“There is no mundane dimension really, if you have the eyes to see it, it is all transcendental.”
― Terence McKenna
The view from my back window yesterday afternoon, as the birds returned for a feed. I posted several images of other local birds in late December and the simple chickadees, who are frequent visitors, were omitted. I began questioning myself on that. Why was I ‘editing’ what I shared? Is the humble chickadee less worthy than the bright cardinal or more elusive nuthatch? Will the photo not impress and get more likes. Have I gotten to that point? I certainly hope not. I’ve always enjoyed seeing beauty in the mundane and sharing those moments; I don’t ever want to lose that gift, especially in these superficial times.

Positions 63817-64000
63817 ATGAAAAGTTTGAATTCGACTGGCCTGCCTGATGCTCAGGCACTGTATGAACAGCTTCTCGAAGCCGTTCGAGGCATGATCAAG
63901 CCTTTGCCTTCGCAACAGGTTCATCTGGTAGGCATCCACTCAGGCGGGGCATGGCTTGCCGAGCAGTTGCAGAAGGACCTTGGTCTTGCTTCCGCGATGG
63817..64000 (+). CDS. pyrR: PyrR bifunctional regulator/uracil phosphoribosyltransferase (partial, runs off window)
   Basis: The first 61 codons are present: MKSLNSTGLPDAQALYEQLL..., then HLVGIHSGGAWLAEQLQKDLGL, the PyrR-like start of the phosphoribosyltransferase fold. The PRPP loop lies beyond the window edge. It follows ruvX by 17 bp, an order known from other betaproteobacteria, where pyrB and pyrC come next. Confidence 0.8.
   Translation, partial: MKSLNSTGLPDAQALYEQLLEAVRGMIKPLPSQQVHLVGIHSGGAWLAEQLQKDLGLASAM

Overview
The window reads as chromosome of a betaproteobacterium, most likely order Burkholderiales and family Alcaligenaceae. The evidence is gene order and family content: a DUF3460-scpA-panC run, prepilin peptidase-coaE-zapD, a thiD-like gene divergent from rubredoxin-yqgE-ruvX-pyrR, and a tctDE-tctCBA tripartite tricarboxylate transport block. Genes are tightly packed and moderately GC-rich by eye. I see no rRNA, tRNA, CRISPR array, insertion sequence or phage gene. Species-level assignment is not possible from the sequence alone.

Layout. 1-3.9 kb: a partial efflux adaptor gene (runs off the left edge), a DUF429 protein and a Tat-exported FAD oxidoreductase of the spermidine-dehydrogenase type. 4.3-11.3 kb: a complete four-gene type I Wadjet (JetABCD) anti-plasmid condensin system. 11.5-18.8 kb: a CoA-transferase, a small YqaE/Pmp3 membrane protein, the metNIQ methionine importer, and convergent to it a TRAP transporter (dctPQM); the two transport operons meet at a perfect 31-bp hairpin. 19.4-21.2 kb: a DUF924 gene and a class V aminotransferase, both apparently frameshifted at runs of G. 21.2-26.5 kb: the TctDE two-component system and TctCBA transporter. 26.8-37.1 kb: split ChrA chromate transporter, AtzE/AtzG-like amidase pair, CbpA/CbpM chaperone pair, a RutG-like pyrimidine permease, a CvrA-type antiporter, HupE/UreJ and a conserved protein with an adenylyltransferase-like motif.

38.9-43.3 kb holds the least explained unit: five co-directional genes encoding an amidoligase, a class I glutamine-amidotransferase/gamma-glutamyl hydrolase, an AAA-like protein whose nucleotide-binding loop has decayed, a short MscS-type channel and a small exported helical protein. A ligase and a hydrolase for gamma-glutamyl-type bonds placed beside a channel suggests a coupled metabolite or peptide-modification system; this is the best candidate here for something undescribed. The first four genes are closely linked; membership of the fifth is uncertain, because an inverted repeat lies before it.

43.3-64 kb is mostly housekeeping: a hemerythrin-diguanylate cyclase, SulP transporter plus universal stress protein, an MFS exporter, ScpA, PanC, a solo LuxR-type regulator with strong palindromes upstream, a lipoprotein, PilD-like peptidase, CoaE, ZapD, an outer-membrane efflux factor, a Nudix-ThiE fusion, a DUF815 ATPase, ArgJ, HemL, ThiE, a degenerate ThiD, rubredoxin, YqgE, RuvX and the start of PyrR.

So, as I considered the image again, and looked at all the wonderful details in this ‘common’ bird, I found myself seeing it anew. The soft pastel orange of the belly feathers, the fine details in the delicate wings, and incredible details in and around the eyes, often missed because they move around so quickly.
The other thing that struck me, and inspired the title of the photo was the size of the seeds that the chickadee choose. He’d land, pick one, and then fly away with it, as another bird took his place. Never once did more than one bird occupy the dish. They waited, swooped in, took a seed, and departed, for the better part of the afternoon. Then, the cycle stopped and none returned, even though there was still food in the dish.
Nikkor 70-300mm f/4.5-5.6 G I AF-S VR Zoom @ 300mm
1/125 sec, f/5.6, ISO 200